Rupert Grint Press Archives

Anti-war film from Norwegian war history

“Into the White” tells a good story. Not to mention true. At least it’s inspired by hard facts. On April 27 1940, while the British and Germans fight along the Norwegian coast, a German and a British plane shoot each other down over Grotli in Oppland. Three German and two British soldiers survive in each of their own aircrafts.

There is a full blizzard on the mountain and the guys have to seek shelter. Incidentally, they arrive at the same cabin at approximately the same time. They agree to share it, but the Germans have weapons and thus the power. For as long as it lasts.

However, by the end, the struggle for survival becomes more important than politics and animosity.

Petter Næss has made a thought-provoking and powerful drama with the help from Danish production company Zentropa. It is not told with large gestures and loud bangs, here it is the interaction between people that is the driving force. There is also room for humor.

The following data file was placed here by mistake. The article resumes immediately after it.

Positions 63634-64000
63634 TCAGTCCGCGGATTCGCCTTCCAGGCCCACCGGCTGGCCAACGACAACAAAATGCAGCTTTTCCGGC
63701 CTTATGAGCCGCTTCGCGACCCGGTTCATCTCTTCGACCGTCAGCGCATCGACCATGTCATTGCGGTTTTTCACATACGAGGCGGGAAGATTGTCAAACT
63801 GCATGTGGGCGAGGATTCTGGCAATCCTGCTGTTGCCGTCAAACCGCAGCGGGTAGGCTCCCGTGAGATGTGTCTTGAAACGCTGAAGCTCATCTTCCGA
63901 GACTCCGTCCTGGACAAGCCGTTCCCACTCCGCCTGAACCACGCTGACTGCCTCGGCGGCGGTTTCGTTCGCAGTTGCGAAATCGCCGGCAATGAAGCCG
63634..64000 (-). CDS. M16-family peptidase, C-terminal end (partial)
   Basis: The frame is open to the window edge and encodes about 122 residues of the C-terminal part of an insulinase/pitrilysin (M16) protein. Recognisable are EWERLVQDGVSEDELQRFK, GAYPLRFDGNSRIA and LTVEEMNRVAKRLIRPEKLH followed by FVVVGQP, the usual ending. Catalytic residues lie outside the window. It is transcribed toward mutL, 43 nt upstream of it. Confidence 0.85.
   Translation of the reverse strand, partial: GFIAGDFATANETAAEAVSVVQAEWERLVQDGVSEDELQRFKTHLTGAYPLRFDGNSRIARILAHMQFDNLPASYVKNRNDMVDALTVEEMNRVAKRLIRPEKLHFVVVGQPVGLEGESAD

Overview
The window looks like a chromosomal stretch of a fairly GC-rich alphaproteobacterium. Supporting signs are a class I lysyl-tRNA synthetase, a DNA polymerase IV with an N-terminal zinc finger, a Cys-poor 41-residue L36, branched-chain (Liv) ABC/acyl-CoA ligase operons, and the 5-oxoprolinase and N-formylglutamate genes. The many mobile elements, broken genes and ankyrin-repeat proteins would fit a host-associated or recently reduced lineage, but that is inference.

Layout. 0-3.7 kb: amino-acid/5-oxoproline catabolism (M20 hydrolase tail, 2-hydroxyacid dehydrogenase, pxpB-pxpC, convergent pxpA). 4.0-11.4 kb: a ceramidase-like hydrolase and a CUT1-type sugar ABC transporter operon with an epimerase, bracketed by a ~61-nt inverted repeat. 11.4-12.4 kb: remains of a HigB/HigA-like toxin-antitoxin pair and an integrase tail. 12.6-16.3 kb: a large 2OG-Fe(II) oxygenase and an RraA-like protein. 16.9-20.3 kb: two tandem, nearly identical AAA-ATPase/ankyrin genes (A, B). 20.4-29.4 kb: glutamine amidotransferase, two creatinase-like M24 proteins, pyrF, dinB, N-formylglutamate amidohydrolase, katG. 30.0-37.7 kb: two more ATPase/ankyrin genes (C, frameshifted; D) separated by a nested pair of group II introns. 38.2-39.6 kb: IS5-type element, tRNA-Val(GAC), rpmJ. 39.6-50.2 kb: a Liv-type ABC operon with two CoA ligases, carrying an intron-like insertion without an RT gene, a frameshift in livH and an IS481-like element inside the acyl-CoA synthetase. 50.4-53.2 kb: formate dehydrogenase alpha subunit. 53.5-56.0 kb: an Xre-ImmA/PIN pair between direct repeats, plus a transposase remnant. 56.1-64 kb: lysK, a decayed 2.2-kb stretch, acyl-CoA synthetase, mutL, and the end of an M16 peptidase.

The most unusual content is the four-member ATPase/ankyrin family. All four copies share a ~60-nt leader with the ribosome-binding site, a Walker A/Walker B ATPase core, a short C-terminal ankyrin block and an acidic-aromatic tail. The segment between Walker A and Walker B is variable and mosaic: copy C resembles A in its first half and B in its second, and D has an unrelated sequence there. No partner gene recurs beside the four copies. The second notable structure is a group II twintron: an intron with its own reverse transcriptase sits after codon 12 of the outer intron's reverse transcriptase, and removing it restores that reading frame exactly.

The cabin on the mountain is a microcosms, where the stupidity of the war is made visible. The similarities are greater than the differences when politics is peeled away in the struggle for survival.

This is a war film without the traditional hero and enemy images. Thus, it gives us more to think about.

An exciting team of actors has been assembled in the Norwegian mountains to make a feature film out of the war history. German Florian Lukas and British Lachlan Nieber are pilots Horst Schopis and Charles P. Davenport respectively, and do it with confidence and style.

Horst, which was also the pilots name in real life, was there to shape the character through talks with the actor and director. He didn’t get to see the film himself. Horst died last fall, 99 years old.

Harry Potter star Rupert Grint does a good job in an adult-film debut as the rebellious and big-mouthed Robert Smith, gunner in the British plane. Stig Henrik Hoff debuts as a German, something that he does okay.

The film is well made. The fact that the script is based on facts adds an extra dimension.

Translated by Malene.

Original article found here: | March 7, 2012

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